Friday, May 02, 2003

vignette: vacuum

I came home from university to find her at the door, bags packed, waiting to say goodbye.

"What's going on? Where are you going?" I asked, but I already knew the answers.

"I wanted to give you my keys. There's some chicken in the microwave, just make yourself some rice," she said, handing me her keyring.

"Please don't go."

She looked at me with her black black eyes and everything I loved about her was reflected in that instant, in the measure of her gaze. I knew that I had lost it all.

"Don't. Don't cry, Jon. Please." She kissed me on the cheek and held my face in her hands.

"But why? Tell me why," I asked her. My entire body felt like it wasn't my own. It was too heavy, too solid, too real to be real in that unreality where the world existed but was of no moment.



"Because it's time for me to go."

I watched her walk away, down the hall to the elevator. I wanted to run after her, to beg, to plead, to try everything, say anything, but the unwelcome gravity of the situation was too strong, too compunded, to fight, to struggle against. Instead I watched her turn to me one last time as the elevator announced its arrival, watched her vanish behind its familiar metal doors, watched the ghost of her last smile disperse like the illusion that it was, and stared down numbly at the keyring in my hand.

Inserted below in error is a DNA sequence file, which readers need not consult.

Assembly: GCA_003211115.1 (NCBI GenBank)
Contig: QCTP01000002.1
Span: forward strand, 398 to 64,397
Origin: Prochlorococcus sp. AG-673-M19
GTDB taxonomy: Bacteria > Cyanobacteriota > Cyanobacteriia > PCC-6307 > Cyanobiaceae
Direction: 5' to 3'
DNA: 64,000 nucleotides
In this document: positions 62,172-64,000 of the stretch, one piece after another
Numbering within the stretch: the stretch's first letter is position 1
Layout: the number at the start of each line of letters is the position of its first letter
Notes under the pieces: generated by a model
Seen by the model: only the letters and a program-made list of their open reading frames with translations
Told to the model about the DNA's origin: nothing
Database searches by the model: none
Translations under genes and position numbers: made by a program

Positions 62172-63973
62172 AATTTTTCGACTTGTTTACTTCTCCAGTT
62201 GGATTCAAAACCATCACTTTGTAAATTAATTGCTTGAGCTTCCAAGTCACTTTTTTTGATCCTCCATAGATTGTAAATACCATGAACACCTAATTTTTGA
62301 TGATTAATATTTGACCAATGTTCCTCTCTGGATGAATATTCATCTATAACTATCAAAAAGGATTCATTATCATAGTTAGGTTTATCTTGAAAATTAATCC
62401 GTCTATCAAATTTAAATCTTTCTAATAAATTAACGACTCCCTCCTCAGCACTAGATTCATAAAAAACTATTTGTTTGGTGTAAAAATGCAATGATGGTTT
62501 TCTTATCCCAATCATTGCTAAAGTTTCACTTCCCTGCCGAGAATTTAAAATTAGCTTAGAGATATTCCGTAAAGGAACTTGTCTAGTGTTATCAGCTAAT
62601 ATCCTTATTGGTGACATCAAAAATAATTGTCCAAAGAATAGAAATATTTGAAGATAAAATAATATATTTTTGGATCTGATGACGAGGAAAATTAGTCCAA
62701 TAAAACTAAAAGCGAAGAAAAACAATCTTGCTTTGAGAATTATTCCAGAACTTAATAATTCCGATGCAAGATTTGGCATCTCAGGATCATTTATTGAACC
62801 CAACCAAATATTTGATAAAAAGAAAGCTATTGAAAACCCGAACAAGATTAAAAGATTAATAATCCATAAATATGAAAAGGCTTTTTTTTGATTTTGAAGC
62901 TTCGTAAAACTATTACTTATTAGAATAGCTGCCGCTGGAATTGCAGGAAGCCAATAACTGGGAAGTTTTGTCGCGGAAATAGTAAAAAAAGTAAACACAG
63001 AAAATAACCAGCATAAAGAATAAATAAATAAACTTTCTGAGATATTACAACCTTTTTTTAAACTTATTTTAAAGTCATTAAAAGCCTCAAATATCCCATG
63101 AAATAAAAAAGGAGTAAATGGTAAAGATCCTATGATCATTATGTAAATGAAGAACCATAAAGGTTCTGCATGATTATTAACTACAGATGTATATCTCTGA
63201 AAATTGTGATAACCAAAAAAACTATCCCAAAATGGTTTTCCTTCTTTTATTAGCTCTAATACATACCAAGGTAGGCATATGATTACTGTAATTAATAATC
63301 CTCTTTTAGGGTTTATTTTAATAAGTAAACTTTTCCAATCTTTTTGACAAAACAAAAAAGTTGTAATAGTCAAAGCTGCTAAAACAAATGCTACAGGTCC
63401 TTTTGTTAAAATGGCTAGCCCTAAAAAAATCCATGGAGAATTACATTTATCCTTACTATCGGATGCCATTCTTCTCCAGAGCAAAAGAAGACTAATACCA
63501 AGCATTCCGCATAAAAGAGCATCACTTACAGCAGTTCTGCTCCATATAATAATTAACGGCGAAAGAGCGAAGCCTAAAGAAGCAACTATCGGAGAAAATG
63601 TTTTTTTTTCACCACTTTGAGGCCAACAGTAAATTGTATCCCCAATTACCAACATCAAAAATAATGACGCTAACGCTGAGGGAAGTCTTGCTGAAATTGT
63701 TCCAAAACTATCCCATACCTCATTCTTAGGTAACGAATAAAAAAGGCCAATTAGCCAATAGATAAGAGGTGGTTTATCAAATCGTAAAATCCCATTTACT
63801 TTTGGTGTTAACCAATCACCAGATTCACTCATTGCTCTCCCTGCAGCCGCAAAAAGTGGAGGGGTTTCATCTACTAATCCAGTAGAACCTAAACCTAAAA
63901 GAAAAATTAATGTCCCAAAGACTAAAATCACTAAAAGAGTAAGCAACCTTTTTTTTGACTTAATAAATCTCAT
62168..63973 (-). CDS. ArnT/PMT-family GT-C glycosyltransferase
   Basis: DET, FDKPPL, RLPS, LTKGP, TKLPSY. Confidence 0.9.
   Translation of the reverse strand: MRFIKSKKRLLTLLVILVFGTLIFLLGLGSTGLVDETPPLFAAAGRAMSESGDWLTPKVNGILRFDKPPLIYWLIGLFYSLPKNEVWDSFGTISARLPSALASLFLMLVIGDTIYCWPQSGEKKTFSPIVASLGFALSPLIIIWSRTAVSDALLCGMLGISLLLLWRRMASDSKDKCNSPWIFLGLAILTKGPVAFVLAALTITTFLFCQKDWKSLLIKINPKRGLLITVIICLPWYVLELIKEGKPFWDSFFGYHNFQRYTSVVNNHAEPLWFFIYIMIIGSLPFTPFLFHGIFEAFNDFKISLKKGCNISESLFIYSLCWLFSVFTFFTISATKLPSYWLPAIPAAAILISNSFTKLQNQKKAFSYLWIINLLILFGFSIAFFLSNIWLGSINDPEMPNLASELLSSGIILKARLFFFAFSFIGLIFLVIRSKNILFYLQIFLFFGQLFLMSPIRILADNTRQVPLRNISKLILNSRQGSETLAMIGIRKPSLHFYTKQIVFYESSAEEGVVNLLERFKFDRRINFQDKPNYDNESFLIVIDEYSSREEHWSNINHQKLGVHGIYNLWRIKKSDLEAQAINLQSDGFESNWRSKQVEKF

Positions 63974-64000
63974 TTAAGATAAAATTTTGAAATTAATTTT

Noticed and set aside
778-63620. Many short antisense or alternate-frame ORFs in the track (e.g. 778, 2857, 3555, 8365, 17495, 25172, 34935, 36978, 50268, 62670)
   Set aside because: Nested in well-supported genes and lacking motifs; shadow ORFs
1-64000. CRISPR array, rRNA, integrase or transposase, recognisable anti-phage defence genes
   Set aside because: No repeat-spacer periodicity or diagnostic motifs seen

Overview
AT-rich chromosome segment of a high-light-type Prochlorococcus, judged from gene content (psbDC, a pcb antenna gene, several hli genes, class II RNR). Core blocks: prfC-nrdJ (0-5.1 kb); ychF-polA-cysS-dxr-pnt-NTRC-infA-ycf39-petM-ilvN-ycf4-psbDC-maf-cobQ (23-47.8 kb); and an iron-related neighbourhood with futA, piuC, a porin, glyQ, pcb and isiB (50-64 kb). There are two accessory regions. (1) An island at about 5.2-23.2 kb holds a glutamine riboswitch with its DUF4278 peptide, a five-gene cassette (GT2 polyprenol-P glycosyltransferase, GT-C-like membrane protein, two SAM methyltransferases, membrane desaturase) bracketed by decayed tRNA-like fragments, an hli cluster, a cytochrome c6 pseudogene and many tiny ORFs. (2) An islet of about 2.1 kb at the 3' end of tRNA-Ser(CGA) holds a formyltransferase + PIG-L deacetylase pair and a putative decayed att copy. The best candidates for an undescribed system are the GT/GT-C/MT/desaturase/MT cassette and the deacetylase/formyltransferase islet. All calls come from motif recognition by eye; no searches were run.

And I cannot help but think of things like gravity and inertia because I cannot understand everything that happened - I am left only with the learning in my head, my beloved astronomy. I am flooded with thoughts of particles in motion in a void; black holes suspended in infinite black space and of the loneliness of their existence - invisible, powerful, devouring, in solitude; of stars that suddenly flare and supernova, brilliant, burning, echoing light for millions of years, and of worlds that spin unaware that the source of their light is long dead, long gone, a corpse-light.

And I think of my place in all this absurd rumination, of her place in my world. And I recall some insipid maxim about how, to the world, she was just one person - but to me, she was the world; some doggerel that should be comforting but is ultimately meaningless, because words, like sound, cannot exist in the vacuum I am floating in.


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